Have your next family picnic at one of these great Florida gathering locations.
Whether or not your family is made up of hard-core nature lovers, Florida's outdoor venues provide the perfect backdrop for family picnics. Think of your family get together as a backyard cookout - kicked up a notch. At the following locales, you can gather on the beach for a barbecue, or take a group hike along a nature trail. At the end of the day, retire to a rustic lodge or a campground. If your family loves the great outdoors, the Sunshine State is the perfect choice.
This historically black beach on Amelia Island, founded in 1935 by A.L. Lewis, is "almost back to what it used to be," said MaVynee Betsch, a historian and environmentalist who's also the founder's granddaughter (Betsch passed away in 2005). She was referring to a time when American Beach was one of the only African American-owned beach resort community. Today, families who have rediscovered the beach's charm are holding family picnics here. There aren't many amenities, though, other than the beautiful beach, which can make for a relaxing escape.
St. Andrews State Park:
This park, located in Panama City, features a mile and a half of beachfront on the Gulf of Mexico and Grand Lagoon. Here your family can boat, hike nature trails, bird-watch or fish from two piers. The concession rents canoes, kayaks and snorkeling gear. The place is ideal for watersports lovers. Fox, deer and alligators are common sights.
There are eight picnic pavilions that are first come, first served. There are also three picnic areas (the boat basin and jetties picnic areas have grills) and a 176-site campground with electric and water hookups. It costs $28 per night (not including tax) to camp and reservations are highly recommended. There are three stores (open from March to Labor Day) selling bait, some grocery items and snacks.
Fort De Soto Park:
This park, located near St. Petersburg, features more than seven miles of waterfront and beautiful white sand. Coastal geologist "Dr. Beach" ranked it "America's #1 Beach" for 2005. The park - actually five interconnected islands - features a 2.25-mile canoe trail, nature trails, a boat launch, two fishing piers and two swim centers with a food concession. You can rent canoes, kayaks and bikes.
The 236-site family camping area has picnic tables, grills, water, electricity, washers and dryers, modern restrooms, play areas and a camp store. The camping fee starts at $33 per night including tax and reservations should be made up to six months in advance. For large family picnics, there are 15 picnic pavilions - one with seating for 200 and the rest with seating for 100. They can be reserved up to one year in advance for a fee. There are grills at the pavilions and at the park's other picnic areas.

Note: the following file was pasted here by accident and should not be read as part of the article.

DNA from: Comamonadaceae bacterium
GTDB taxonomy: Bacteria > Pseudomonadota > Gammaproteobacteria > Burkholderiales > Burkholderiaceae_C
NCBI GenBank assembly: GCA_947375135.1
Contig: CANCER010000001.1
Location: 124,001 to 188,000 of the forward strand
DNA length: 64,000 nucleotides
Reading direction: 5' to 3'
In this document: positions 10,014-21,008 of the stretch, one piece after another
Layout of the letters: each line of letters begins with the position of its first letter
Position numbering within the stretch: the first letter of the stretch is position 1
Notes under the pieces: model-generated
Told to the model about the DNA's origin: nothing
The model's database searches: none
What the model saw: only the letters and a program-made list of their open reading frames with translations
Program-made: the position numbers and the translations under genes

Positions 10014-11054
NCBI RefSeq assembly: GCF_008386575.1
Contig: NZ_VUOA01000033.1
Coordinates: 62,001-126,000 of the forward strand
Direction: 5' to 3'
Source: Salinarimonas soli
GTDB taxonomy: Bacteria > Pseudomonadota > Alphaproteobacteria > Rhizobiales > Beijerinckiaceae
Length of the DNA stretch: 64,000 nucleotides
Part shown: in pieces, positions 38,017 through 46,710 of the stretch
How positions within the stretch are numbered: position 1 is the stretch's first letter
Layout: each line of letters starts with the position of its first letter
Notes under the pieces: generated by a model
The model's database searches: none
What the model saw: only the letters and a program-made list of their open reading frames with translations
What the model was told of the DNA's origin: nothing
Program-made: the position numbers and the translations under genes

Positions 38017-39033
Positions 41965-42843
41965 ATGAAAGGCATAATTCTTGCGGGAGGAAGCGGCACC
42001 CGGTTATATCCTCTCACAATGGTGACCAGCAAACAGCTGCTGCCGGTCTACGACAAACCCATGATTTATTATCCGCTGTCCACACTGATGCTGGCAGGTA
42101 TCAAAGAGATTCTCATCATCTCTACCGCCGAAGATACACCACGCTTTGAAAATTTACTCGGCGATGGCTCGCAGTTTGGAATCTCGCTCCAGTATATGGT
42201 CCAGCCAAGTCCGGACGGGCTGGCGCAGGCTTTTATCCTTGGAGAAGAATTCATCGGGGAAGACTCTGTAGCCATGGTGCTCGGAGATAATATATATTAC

Wekiwa Springs State Park:
This state park in Apopka is home to varied flora and fauna - know that gray foxes, bobcats, raccoons, opossums and black bears have full range of the park. The park offers camping, fishing, hiking, swimming and canoeing. The picnic area has pavillions and there's a playground, volleyball and horseshoes; the concession rents bicycles, canoes and kayaks. The museum and visitors' center has exhibits and historical information about the park and the Timucuan Indians that once inhabited the area.
The park rents out its recreation hall and its dining hall (with kitchen), for $200 and $300 respectively. Both can accommodate up to 150 people. Two picnic pavilions - each holding 100 people - can be reserved for $75 per day per pavilion. There is electric and water, as well as a double charcoal grill. The family campground features 60 sites with water and electricity.
Edward Ball Wakulla Springs State Park:
A visit to this park, located south of Tallahassee, should include seeing the springs and river from one of the park's tour boats. This tour of the beautiful Wakulla River features up close wildlife encounters seldom encountered anywhere else. Wildlife includes alligators, turtles, white-tailed deer, wading and migratory birds and wild turkey. The park features a full service lodge, restaurant, giftshop, nature trails, a swimming area and picnic areas with shelters, tables and grills.
For your family picnic, consider dining or staying at the rustic lodge, located just up the hill from the springs' edge.
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